Sent: Thursday, April 20, 2007 10:17 PM
Subject: Why does anyone care about the old gear?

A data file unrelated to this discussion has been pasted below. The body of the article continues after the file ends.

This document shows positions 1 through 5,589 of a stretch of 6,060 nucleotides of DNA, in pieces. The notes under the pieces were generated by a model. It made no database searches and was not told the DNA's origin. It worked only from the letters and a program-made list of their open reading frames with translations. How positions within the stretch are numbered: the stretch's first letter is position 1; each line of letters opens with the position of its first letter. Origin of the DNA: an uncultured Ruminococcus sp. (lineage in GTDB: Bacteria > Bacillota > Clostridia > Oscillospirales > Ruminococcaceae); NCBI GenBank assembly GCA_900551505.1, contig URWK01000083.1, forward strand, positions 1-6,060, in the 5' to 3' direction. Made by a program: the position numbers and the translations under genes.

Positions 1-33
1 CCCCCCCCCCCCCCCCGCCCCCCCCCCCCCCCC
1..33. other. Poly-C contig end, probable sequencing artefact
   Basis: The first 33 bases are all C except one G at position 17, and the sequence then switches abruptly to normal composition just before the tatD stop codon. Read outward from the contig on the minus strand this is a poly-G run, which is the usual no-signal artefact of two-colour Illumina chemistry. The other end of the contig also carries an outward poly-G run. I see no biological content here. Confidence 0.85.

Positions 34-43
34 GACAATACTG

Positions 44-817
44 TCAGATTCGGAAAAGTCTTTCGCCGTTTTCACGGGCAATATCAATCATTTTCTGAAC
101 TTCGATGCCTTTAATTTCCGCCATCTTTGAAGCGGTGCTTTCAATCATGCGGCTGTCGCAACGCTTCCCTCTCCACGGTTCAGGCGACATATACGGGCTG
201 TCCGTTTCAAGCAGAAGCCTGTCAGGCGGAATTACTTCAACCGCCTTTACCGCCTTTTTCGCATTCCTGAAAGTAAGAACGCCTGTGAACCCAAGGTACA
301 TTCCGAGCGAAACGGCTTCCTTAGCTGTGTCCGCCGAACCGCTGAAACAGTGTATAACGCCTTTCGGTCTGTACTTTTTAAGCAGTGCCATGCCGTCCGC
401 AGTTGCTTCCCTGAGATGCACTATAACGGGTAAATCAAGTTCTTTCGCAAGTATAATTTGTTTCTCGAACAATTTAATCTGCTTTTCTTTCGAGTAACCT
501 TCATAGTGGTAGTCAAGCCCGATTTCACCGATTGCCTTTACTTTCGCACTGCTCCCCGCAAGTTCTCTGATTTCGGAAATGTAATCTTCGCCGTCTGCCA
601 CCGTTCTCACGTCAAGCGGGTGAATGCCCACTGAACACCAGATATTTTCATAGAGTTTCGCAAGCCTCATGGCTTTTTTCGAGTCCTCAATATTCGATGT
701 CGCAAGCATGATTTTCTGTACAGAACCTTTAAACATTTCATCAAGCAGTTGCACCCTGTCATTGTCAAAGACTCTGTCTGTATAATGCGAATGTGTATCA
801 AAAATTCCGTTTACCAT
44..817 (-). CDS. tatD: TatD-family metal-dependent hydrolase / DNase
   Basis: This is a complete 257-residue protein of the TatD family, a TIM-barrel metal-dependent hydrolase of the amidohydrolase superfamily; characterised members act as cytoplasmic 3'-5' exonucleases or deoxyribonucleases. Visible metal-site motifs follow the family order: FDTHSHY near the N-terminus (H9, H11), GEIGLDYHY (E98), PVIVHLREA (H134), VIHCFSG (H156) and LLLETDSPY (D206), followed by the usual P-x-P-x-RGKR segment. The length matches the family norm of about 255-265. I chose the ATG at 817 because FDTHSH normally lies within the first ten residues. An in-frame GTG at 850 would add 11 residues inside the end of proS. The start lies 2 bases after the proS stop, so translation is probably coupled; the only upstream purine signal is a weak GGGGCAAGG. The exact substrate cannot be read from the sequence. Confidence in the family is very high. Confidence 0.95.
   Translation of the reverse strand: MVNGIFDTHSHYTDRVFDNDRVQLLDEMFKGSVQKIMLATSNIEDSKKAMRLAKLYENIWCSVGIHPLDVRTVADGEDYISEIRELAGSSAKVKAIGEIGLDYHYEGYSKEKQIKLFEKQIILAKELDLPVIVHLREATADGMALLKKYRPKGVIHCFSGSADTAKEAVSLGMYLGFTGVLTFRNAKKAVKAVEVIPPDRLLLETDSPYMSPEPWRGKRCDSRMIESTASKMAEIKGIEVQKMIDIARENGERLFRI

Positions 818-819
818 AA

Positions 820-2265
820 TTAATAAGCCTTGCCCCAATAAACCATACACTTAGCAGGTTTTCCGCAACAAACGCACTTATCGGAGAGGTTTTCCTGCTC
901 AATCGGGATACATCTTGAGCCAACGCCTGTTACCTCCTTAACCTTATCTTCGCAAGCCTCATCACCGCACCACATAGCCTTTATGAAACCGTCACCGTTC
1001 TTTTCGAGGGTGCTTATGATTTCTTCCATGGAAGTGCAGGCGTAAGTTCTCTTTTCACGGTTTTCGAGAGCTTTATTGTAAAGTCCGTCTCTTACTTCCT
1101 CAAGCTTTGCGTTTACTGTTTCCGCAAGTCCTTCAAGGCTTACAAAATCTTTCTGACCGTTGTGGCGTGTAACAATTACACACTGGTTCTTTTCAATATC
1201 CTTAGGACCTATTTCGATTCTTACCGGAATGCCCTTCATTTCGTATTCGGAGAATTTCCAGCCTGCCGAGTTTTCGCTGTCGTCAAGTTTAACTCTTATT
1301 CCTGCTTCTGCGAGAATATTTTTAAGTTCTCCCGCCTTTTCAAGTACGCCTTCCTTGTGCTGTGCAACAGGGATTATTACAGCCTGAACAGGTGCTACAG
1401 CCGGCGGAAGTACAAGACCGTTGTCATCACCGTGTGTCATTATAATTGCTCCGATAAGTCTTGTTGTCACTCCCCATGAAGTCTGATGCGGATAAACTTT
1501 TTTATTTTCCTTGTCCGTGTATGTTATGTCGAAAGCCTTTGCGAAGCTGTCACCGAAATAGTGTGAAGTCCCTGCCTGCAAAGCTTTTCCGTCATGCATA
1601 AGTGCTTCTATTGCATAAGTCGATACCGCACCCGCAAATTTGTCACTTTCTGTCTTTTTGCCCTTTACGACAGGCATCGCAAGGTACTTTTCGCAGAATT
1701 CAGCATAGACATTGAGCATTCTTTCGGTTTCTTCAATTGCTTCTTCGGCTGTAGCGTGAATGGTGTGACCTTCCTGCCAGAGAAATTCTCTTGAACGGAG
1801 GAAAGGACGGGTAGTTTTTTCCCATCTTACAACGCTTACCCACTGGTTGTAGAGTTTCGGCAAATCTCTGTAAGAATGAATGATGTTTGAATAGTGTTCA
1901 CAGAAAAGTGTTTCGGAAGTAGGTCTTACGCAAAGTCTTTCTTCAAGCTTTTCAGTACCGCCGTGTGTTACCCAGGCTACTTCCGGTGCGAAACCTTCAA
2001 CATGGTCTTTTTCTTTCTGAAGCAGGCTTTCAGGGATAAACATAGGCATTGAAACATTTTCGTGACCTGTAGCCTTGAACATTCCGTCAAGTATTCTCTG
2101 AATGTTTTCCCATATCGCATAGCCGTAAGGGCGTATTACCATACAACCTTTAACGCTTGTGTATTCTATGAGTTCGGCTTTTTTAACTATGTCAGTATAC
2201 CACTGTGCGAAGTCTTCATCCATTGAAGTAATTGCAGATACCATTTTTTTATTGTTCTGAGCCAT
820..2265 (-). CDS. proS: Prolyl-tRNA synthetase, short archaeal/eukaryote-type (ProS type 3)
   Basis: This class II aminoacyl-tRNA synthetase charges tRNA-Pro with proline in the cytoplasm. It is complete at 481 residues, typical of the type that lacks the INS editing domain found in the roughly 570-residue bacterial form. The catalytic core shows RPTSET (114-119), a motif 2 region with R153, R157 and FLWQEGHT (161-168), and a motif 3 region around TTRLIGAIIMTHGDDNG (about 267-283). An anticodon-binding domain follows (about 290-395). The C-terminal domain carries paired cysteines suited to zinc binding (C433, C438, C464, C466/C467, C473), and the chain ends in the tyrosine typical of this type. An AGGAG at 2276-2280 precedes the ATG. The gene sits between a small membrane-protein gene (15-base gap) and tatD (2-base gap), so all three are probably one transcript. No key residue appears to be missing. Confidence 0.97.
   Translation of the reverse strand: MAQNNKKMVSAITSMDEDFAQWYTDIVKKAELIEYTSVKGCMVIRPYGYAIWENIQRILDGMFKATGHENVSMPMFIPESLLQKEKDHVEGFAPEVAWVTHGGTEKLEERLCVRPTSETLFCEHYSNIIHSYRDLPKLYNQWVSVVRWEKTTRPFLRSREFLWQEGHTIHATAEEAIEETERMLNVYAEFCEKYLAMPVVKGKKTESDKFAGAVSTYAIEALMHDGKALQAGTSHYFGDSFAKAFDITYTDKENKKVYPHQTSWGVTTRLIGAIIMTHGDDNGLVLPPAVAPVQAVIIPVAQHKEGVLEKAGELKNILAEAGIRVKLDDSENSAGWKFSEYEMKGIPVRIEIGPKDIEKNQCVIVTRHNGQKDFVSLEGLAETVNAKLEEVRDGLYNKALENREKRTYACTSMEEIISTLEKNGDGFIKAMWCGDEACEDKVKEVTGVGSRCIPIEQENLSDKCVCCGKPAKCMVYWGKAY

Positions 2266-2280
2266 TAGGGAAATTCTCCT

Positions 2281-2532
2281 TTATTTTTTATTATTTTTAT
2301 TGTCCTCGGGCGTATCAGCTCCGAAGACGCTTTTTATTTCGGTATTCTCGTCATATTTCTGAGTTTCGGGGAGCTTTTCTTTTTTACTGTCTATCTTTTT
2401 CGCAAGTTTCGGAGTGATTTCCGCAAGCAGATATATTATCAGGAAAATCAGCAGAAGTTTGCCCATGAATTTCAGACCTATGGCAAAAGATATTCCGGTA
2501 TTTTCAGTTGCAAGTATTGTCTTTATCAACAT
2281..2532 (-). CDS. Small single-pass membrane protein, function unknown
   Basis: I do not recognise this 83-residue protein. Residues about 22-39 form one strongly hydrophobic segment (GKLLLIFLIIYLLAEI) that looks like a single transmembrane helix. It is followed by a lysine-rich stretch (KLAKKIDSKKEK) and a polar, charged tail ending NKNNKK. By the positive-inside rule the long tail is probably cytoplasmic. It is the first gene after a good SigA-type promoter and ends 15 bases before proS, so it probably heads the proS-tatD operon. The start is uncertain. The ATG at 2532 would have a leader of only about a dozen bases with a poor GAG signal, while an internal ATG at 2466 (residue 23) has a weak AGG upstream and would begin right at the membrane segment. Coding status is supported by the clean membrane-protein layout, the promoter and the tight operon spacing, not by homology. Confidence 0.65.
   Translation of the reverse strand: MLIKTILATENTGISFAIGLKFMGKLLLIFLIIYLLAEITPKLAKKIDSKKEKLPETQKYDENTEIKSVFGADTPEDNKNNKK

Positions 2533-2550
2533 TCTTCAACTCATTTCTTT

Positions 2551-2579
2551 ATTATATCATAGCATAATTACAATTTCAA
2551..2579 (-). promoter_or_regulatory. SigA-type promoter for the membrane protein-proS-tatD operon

".... Why does anyone care about the old gear? I'll put in my two bits worth--the old backpacking gear from the 50s, 60s & 70s represented an era of freedom for a lot of people--a freedom to get out and explore anywhere from the woods behind your house and to the highest mountain ranges, a freedom to expand one's inner mind to unlimited boundaries and a chance to get back to the beauty this world has to offer. The old gear also represents an era of innovation, a willingness of companies to strike out and try different designs and materials in pursuit of the perfect product--be it a backpack, sleeping bag, tent or clothing. These companies each had an ethic that is hard to find in gear today--to make the highest quality backpacking gear of that era and for all time. Who can not love the loft one found in a Trailwise Slimline chevron-baffled down sleeping bag, the quality and durability of a Kelty Tioga external framepack, the versatility of a Sierra Designs 60/40 Parka and the sweeping lines of a North Face Oval InTention tent? Holubar, Gerry, Ski Hut, Rivendell, Class 5, Camp 7, Alpenlite, Hine/Snowbridge, Schonhofen, Maran, Snow Lion, Caribou, Adventure 16, Warmlite, Early Winters, Alpine Designs, Bishop, Petzoldt, Sunbird, Universal, Great Pacific Iron Works, Bugaboo Mountaineering, Forrest, MEI, Synergy, Alpine Style, Wilderness Experience, early Lowe, JanSport, Gregory, Cannondale, Camp Trails, EMS (Eastern Mountain Sports), REI, Eureka, the early MountainSmith, Bristlecone Mountaineering, and others I've forgotten--all these companies turned out gear that truly has been unsurpassed in its functionality, its appeal, its originality and its excellence. Sure, nostalgia is part of this vintage gear appreciation--the memories of trips past--but one needs a historical record of a time when quality was truly quality, and of those pioneers who sewed up the gear that started a revolution in backpacking, mountaineering and spinoff pursuits that continue to this day. We owe the 'gear pioneers' the recognition and apprecation they deserve by preserving and restoring the equipment they created for our enjoyment! " (image of old climbing and backpacking gear collection compliments of contributor Dan D.)